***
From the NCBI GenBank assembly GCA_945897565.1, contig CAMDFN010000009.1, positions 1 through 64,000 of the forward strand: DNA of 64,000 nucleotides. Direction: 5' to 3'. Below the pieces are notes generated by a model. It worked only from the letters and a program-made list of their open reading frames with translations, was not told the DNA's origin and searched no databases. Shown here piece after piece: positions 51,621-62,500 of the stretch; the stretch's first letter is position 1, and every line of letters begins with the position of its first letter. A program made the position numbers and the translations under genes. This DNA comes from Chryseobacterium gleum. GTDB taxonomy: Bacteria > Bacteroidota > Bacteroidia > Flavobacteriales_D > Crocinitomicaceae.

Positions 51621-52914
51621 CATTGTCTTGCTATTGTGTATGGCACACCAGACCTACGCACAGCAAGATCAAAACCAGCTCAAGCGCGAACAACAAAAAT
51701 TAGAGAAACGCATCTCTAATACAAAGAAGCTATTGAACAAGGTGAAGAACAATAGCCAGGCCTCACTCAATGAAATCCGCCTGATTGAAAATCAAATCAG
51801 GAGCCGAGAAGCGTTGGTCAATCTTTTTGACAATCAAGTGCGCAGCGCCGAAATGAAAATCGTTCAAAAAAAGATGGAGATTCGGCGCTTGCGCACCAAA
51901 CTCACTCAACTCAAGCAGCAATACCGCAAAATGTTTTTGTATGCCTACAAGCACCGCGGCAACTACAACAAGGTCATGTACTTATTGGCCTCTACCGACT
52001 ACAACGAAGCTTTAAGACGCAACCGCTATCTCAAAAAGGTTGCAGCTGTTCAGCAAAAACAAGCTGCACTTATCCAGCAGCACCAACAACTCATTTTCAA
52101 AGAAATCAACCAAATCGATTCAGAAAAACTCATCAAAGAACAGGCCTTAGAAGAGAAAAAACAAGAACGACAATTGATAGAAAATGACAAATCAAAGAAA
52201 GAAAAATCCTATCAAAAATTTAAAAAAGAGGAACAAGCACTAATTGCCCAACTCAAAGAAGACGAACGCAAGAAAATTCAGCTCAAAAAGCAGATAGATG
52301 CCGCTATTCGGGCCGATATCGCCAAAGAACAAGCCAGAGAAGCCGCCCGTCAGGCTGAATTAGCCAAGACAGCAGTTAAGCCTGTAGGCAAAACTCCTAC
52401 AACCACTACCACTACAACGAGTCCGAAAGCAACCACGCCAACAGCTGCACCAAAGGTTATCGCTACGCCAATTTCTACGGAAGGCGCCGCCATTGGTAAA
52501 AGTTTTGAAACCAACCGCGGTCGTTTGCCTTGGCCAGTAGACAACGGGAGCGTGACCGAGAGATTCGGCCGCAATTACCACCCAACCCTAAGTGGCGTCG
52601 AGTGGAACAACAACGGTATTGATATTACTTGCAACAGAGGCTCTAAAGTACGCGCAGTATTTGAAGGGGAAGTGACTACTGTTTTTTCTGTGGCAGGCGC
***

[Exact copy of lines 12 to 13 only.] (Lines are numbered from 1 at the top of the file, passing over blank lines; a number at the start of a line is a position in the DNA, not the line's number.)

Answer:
52501 AGTTTTGAAACCAACCGCGGTCGTTTGCCTTGGCCAGTAGACAACGGGAGCGTGACCGAGAGATTCGGCCGCAATTACCACCCAACCCTAAGTGGCGTCG
52601 AGTGGAACAACAACGGTATTGATATTACTTGCAACAGAGGCTCTAAAGTACGCGCAGTATTTGAAGGGGAAGTGACTACTGTTTTTTCTGTGGCAGGCGC